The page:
By Newman, A. Joseph, Jr.
American Banker , Vol. 150
HARRISBURG, Pa. -- The Independent Bankers of Pennsylvania, a trade association of the state's smaller, community banks, wants to include New York State in a proposal reciprocal banking region, but the Pennsylvania Bankers Association is against the idea.
Paul A. Adams, general counsel of the IBP, said the group will seek to amend Senate Bill 1075, now in the state Senate banking and insurance committee, to include New York, so its members in the northern tier of counties adjoining New York will be able to acquire banks, or be acquired by banks in their "natural market areas."
Mr. Adams, a former chief counsel for the Pennsylvania Department of Banking, said another proposed amendment would put limits on the degree of banking concentration in Pennsylvania.
The group's members, with average assets between $50 million and $60 million, represent about half the 342 banks in the state. Most also belong to the Pennsylvania Bankers Association.
Mr. Adams was attending a hearing here Friday of the Pennsylvania House business and commerce committee, which will take up regional reciprocity after the Senate acts, possibly before the end of the year.
Ben McEnteer, Pennsylvania banking secretary, testified at the hearing that he favors new powers for state chartered commercial banks. He said this would make a state charter "more attractive."
Mr. McEnteer said the new powers would help maintain the dual banking system and provide for the regulation "of Pennsylvania banks in Harrisburg rather than in Washington, D.C."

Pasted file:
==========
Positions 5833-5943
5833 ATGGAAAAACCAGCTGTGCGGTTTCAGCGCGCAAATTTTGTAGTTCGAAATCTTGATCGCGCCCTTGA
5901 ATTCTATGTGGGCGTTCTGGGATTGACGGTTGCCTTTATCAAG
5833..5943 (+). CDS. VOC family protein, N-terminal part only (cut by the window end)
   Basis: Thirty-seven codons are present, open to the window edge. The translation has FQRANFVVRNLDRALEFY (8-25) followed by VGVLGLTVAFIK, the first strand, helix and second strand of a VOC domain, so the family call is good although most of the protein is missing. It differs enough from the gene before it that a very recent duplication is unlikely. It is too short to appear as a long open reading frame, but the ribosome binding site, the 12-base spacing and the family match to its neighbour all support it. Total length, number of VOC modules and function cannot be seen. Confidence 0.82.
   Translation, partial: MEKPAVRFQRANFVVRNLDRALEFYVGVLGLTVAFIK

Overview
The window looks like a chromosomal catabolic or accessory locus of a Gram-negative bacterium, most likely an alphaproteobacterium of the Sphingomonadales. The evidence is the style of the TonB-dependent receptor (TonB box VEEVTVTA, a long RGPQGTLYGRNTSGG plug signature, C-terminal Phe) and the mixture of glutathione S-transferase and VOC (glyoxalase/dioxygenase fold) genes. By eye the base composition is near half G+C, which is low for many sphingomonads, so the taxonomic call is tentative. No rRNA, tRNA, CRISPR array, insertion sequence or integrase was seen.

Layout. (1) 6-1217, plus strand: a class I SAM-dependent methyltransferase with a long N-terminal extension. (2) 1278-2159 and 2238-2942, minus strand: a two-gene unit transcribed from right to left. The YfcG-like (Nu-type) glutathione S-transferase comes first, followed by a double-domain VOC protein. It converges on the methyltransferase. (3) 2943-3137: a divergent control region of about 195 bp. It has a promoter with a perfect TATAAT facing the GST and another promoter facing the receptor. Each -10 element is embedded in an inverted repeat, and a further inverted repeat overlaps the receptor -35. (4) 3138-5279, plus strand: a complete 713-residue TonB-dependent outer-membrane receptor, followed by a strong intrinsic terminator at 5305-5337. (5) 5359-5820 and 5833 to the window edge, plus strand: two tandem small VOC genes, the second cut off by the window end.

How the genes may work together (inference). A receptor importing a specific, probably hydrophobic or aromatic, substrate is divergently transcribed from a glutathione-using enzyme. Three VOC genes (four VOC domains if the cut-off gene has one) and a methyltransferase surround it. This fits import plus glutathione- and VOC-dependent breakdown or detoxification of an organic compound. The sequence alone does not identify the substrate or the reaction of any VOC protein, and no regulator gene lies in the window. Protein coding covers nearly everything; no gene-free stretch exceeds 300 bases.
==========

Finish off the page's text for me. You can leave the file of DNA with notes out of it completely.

Mr. McEnteer suggested that state banks be allowed some real estate development activities and permission to sell insurance, to underwrite municipal revenue bonds, and to take equity positions along with loans in new and small business.
He emphasized to the committee that these new powers would have to be strictly limited by law so that the institutions would not be tempted "to go wild."
He noted that insurance companies, which he said have the insurance business "sewed up," have already gotten into the business of banking.
James Beery of the Pennsylvania Bankers Association said that temporarily excluding "awesome" New York banks would give Pennsylvania banks "time to reposition themselves" to acquire or be acquired by New Yorkers when they are allowed in under a three-year trigger provision in the proposed legislation. …